Thor 1910    Courtesy of Lee Maxwell

Thor 1910    Courtesy of Lee Maxwell

Hand Gentleness, Machine Speed Agitator Courtesy of Lee Maxwell

Hand Gentleness, Machine Speed Agitator
Courtesy of Lee Maxwell

The Agitator

Electric powered washing devices underwent several design changes in order to obtain the mechanical action similar to the "scrub board" motion required to break the bond between the soil and the textiles.  Various paddle type and corrugated rotors were manufactured in the early 1900's in an attempt to increase the wash effectiveness without damaging the linens. Today's paddle type agitator in top loaders and corrugated drum style in front loaders are very similar to the designs of the 1920's.

The Move to Manufacturing, Maytag and  Whirlpool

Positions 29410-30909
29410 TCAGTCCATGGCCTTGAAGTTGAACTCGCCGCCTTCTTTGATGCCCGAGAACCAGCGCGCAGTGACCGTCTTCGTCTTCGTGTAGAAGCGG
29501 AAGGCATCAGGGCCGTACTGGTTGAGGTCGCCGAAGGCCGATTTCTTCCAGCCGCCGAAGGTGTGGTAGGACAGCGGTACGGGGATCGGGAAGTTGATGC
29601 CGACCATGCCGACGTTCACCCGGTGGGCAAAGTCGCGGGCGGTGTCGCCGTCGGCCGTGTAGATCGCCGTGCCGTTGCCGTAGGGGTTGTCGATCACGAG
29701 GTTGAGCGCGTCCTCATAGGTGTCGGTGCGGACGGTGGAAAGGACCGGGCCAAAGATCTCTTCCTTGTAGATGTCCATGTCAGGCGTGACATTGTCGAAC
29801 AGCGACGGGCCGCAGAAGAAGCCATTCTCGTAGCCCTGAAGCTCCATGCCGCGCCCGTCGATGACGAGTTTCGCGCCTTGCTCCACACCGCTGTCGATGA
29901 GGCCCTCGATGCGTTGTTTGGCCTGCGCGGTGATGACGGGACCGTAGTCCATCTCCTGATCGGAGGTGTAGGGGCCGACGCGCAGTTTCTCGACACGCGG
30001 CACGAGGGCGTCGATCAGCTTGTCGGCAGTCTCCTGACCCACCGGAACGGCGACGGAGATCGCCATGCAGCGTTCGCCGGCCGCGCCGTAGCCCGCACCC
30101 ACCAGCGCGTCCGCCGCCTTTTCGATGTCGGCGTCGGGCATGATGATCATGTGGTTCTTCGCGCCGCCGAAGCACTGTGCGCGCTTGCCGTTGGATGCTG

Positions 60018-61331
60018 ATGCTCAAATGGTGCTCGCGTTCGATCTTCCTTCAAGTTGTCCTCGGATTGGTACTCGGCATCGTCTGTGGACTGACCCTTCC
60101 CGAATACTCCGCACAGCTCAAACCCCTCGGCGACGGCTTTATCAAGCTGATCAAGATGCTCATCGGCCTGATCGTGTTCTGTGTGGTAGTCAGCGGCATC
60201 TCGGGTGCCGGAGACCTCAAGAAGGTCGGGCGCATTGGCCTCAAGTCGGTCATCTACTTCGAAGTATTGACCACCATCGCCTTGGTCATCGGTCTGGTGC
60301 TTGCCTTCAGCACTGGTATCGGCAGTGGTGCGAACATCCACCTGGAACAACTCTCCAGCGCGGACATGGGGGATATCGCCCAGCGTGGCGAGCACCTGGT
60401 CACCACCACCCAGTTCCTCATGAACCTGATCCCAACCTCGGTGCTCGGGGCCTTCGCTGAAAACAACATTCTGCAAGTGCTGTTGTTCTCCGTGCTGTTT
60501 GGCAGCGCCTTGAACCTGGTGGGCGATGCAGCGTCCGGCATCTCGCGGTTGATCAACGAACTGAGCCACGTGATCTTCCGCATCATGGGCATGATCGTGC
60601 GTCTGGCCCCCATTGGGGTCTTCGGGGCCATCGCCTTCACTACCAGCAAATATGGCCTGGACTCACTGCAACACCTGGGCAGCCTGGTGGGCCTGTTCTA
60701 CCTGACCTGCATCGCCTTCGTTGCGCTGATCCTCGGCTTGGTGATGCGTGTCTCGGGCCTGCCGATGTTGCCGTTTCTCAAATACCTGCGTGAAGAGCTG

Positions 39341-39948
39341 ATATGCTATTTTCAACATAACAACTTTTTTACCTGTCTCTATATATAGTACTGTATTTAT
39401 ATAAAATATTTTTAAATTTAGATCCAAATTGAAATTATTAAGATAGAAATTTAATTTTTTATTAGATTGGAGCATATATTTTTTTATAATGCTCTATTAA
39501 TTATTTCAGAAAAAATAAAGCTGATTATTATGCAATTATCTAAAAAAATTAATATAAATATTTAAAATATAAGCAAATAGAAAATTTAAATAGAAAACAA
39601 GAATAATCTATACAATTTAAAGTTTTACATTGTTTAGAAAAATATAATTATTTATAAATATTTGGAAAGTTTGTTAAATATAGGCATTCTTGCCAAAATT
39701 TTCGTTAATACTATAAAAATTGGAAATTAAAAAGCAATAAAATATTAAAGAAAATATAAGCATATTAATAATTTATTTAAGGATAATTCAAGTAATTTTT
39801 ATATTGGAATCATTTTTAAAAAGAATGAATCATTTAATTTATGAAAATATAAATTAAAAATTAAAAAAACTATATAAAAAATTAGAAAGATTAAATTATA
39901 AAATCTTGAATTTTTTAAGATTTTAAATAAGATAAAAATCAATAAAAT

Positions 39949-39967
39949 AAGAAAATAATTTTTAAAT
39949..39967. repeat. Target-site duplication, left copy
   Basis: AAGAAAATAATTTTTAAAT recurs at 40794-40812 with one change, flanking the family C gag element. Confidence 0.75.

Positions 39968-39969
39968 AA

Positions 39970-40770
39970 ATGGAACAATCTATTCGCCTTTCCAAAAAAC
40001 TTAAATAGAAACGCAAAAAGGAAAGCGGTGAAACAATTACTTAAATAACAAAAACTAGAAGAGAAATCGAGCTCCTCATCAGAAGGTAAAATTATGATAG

By the 1920s, large numbers of washing machines were being manufactured in the developed world, but economic pressures meant that this luxury item did not continue to see the same level of adoption during the 1930s. Early machines were also fitted manually and temporarily to water supplies, often via a rubber hose attached to a standard kitchen tap, with plumbed-in machines only becoming commonplace at a later stage.

The Maytag Corporation began in 1893 when F.L. Maytag began manufacturing farm implements in Newton, Iowa. Business was slow in winter, so to add to his line of products he introduced a wooden-tub washing machine in 1907. Maytag soon devoted himself full-time to the washing machine business.

The Whirlpool Corporation started in 1911 as the Upton Machine Co., founded in St. Joseph, Michigan, to produce electric motor-driven wringer washers.

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Automating The Washing Machine, Front Loaders and the Development of Spin Extraction